"hidden surcharge calculator" that enables employers to figure out how much they're paying hospitals for medical errors that harm their workers and drive up their health costs. The purpose of the calculator is to encourage companies to put pressure on their local hospitals to improve their safety performance.
"It's counterintuitive and outrageous, but you will pay a lot more for hospitals that have more errors, accidents and infections," said Leah Binder, president and CEO of Leapfrog, in a news release. "Errors aren't typically marked as a line item on a bill -- but purchasers and consumers are paying millions of dollars for them, and we've substantiated it with our research."
Since 2012, Leapfrog has published the Hospital Safety Score, a national ranking of hospitals that gives 2,500 acute-care facilities scores of A,B,C,D or F. In a white paper on its latest research, the organization estimates that on average, employers and other purchasers pay a hidden surcharge of $7,780 for each patient admitted to a hospital with a grade of C or lower. If the same patient was admitted to a hospital with a grade of A, the surcharge would be $5,935. So by diverting employees to A-grade hospitals, the paper says, companies can save $1,845 per admission.
The paper noted that this is a very conservative estimate. For one thing, it doesn't fully account for the cost shift in healthcare. "Medical cost data in the literature often reflect reimbursements paid by Medicare," the researchers said. "However, private health insurance purchasers typically reimburse at much higher rates than Medicare."
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Leapfrog assumed that private purchasers pay hospitals twice as much as Medicare does, but in some cases they pay as much as 12 times more, the report said. In an interview with InformationWeek Healthcare, Binder cited a recent study showing that for treating a surgical site infection in one southern hospital, Medicaid paid $900, Medicaid paid $3,000, and private purchasers paid $39,000.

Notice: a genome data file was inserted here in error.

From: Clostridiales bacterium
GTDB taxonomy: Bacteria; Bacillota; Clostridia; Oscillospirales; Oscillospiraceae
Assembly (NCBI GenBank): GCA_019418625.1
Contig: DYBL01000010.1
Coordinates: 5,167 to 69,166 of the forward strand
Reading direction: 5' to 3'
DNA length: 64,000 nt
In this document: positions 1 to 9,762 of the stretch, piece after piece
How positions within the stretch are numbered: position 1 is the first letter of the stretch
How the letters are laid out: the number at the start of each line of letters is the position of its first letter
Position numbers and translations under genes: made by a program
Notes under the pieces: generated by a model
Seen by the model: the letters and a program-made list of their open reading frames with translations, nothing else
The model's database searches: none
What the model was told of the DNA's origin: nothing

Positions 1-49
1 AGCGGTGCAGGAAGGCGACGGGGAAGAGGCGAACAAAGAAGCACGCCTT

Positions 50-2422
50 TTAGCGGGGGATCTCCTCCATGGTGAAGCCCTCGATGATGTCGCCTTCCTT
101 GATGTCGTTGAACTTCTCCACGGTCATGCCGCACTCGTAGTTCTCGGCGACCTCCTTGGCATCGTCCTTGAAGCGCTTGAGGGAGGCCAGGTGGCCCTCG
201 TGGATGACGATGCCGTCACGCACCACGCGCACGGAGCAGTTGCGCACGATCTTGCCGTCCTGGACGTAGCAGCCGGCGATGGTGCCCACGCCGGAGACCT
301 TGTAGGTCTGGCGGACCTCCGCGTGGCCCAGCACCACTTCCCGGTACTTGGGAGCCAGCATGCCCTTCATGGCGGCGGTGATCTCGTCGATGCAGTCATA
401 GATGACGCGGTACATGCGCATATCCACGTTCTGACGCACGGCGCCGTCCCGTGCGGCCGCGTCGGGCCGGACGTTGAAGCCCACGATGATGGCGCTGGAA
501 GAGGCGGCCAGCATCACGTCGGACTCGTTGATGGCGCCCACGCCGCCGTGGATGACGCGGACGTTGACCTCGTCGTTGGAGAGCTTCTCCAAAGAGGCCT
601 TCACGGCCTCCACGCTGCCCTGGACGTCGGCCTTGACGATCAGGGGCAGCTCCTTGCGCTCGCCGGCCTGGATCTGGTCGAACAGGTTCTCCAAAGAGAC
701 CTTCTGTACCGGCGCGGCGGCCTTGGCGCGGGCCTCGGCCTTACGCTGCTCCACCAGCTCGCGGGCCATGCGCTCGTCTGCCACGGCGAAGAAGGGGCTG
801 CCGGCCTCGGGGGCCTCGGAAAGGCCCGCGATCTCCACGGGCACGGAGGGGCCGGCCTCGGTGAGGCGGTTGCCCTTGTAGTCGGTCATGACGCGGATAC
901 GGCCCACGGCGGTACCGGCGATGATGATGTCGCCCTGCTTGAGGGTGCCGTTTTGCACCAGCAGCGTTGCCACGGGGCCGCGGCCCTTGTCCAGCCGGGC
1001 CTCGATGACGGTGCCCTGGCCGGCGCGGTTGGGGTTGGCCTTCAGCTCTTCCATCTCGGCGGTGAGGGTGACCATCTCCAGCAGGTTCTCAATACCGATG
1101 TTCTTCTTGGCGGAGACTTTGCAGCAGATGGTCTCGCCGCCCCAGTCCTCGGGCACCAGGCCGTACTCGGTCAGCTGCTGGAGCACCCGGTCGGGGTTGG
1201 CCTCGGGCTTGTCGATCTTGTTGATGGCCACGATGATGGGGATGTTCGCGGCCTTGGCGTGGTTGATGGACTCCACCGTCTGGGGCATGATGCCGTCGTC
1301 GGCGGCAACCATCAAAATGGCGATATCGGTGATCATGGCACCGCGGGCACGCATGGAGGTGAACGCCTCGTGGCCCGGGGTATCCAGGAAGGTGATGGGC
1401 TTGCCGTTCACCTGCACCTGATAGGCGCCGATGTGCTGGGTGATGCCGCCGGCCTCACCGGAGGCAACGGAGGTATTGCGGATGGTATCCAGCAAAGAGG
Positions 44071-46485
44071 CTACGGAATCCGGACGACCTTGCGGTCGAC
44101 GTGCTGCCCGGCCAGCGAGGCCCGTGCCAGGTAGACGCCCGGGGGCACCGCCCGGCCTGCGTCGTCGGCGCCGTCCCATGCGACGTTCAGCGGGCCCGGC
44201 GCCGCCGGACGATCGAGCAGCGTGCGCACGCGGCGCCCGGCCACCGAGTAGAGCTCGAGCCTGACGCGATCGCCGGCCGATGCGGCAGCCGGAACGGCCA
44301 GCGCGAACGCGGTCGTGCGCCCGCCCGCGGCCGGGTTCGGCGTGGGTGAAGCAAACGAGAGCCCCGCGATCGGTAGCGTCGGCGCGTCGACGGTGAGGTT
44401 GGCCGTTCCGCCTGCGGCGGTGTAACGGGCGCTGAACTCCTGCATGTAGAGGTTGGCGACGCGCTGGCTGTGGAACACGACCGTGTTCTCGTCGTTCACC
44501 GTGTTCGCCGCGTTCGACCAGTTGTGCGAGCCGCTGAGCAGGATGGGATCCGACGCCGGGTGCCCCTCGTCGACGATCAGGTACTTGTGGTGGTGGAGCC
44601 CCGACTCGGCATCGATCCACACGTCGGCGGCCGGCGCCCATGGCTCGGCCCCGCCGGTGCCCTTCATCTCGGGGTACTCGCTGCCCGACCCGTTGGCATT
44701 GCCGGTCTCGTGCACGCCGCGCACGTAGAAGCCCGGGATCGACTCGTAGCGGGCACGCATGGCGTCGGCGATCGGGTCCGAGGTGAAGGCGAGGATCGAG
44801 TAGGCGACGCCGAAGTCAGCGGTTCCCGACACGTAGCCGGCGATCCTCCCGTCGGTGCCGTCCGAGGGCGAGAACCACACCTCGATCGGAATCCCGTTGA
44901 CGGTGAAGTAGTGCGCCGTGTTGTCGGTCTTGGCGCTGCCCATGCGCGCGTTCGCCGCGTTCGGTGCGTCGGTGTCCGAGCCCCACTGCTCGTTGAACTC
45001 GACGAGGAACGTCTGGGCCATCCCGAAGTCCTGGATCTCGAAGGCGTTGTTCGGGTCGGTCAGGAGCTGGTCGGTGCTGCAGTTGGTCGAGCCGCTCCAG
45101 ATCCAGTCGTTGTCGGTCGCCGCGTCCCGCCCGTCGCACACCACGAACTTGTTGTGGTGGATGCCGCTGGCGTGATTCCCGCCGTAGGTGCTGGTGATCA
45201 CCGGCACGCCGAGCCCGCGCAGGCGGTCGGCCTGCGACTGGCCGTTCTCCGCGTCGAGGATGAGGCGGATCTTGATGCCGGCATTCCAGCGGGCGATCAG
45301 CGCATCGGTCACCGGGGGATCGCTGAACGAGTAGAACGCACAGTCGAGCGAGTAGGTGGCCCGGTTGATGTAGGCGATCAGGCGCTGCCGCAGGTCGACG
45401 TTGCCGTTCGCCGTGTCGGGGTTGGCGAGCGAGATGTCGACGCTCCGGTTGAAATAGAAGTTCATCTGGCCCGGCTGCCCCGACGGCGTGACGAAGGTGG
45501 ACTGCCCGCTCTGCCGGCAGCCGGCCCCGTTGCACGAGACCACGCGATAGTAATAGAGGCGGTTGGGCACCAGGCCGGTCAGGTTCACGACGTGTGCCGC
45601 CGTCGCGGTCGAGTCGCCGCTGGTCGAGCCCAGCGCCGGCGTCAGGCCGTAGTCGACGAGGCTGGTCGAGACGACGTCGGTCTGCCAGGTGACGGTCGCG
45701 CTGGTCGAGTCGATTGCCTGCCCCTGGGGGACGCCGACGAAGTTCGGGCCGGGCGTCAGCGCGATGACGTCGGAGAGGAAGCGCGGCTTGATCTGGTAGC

Also, the estimates for average surcharges don't count worker productivity losses, although the calculator allows employers to factor that in by using a national standard amount. Binder believes that it should be included. "If someone gets a central line infection, they're going to be in the hospital on average 10 days, if they don't die, and that's a lot of productivity loss."
Finally, the amount that medication errors cost payers is not included, because there's no good data on it. The best that Leapfrog has been able to do, Binder said, has been to factor the use of computerized physician order entry -- a proxy measure for lower medication error rates -- into its hospital quality scores.
Two types of data are used in the calculator. The first is national data that has been disclosed by the Centers for Medicare and Medicaid Services (CMS) on 26 measures of patient safety in individual hospitals. A great deal of other hospital-specific data is undisclosed on a national level but is available from some states and hospitals.
To measure the impact of this "undisclosed" data, Leapfrog looked at information on healthcare-acquired infections that has been published in California. (Some other states publish this kind of data, but it's not as broad or as detailed as California's.) Leapfrog discovered a strong correlation between its hospital safety scores and the incidence of these infections in California facilities. Based on that relationship, Binder said, "We looked at the national data on the prevalence of these errors and arrayed them according to A, B or C status to give an estimate of undisclosed errors."
She emphasized that users of the hidden surcharge calculator can disregard this data if they feel the undisclosed errors are irrelevant or they don't trust Leapfrog's methodology. But if they do, she noted, the surcharge estimates will be lower.
What jumps out of Leapfrog's data is that the surcharge in the best hospitals is roughly 75% of that in the worst institutions. "The fact that safety is a problem in all American hospitals is a fact that employers need to address aggressively," Binder said. "Even if your own hospital is an 'A,' you still have work to do. Because the safer hospitals are, the less they cost you and the healthier your employees are."
Employers have more clout in this regard than many of them suppose, she said. Sometimes even if just one employer speaks up, a hospital will make safety a priority. Companies usually have more power to affect safety than health plans do, she added, because they often are involved with hospitals in terms of fund-raising, board membership and other local ties.